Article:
The Nomination Game, Part 1

As Paul and I have both argued here the last few days, the notion, currently popular with liberals and their media echo chamber and careless talkers like Jeb Bush, that Ronald Reagan couldn’t be nominated today (while Mitt Romney can??) is fatuous nonsense.

But I wonder, why isn’t this turned around?  There are at least three Democratic presidents of memory who couldn’t get the Democratic nomination today, and still one more, Lyndon Johnson, who actually didn’t.   (Is there any doubt that the Democratic Party was on its way to turfing LBJ out in 1968 when he decided to withdraw?)  Let’s make this a new series.

I’ll begin with Franklin Roosevelt.  FDR couldn’t be nominated today.  Not with his views on welfare.  As he told Congress in 1935, “The lessons of history, confirmed by the evidence immediately before me, show conclusively that continued dependence upon relief induces a spiritual and moral disintegration fundamentally destructive to the national fiber.  To dole out relief in this way is to administer a narcotic, a subtle destroyer of the human spirit…  It is in violation of the traditions of America.”  Liberals were not happy when Republicans quoted these words back to them in the debates on welfare reform in the 1980s and 1990s.

FDR was also against public employee unions.  In a 1937 letter to a public employees association, FDR wrote: “All Government employees should realize that the process of collective bargaining, as usually understood, cannot be transplanted into the public service. . .  Particularly, I want to emphasize my conviction that militant tactics have no place in the functions of any organization of Government employees.”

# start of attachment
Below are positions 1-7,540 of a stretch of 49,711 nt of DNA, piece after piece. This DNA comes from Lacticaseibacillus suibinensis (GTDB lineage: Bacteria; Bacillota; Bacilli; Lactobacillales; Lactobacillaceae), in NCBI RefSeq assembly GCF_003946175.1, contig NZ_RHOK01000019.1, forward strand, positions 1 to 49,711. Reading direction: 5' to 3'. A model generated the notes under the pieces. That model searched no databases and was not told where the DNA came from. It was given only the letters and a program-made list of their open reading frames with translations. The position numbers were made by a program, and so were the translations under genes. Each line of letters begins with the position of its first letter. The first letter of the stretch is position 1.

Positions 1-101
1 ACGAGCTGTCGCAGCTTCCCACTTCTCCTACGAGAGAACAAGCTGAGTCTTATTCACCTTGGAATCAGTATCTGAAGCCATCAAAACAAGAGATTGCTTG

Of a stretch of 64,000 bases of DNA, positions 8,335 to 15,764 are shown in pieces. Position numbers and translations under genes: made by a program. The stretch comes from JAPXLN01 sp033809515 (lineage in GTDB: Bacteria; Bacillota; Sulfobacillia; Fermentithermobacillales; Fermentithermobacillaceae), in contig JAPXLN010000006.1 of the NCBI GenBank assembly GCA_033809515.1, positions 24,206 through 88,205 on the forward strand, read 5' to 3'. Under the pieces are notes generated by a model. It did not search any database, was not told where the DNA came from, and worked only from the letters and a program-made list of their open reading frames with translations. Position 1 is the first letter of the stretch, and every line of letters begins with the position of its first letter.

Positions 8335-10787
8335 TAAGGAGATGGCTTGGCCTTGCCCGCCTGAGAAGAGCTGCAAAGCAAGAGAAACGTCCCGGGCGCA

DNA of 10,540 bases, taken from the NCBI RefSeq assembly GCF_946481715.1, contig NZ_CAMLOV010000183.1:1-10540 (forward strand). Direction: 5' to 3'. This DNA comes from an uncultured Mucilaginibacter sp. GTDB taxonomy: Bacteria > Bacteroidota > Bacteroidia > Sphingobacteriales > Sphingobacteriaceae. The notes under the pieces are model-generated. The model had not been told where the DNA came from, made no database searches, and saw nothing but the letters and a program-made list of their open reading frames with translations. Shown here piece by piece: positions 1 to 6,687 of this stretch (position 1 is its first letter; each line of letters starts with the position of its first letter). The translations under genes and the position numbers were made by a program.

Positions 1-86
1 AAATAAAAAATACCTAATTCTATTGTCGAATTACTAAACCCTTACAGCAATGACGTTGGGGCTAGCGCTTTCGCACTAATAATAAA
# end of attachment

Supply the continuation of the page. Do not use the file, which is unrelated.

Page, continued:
FDR, an Episcopalian, made the kind of remarks about religion that send the American Civil Liberties Union into paroxysms of rage when someone like George W. Bush or Sarah Palin say the same thing today.  Democracy and Christianity, he said, were “two phases of the same civilization.”  “We cannot read the history of our rise and development as a nation,” he said, “without reckoning with the place the Bible has occupied in shaping the advances of the Republic.” During World War II FDR wrote a preface for an edition of the New Testament that was distributed to American troops: “As Commander-in-Chief, I take pleasure in commending the reading of the Bible to all who serve in the armed forces of the United States.”  On the eve of the 1940 election, FDR said in a radio address: “Freedom of speech is of no use to a man who has nothing to say and freedom of worship is of no use to a man who has lost his God.”  On June 6, 1944, FDR led the nation in prayer for our armed forces on live radio, and in his final inaugural address in 1945 he said, “So we pray to Him for the vision to see our way clearly … to achievement of His will.”  Today’s liberals would regard these statements and acts as grounds for impeachment.

I’ll discuss the two other modern Democrats who’d also fail today’s Democratic Party litmus tests later today or tomorrow.

UPDATE: Additional installments in this series are on hold for the moment. Looks like I may turn this idea into a full blown article.

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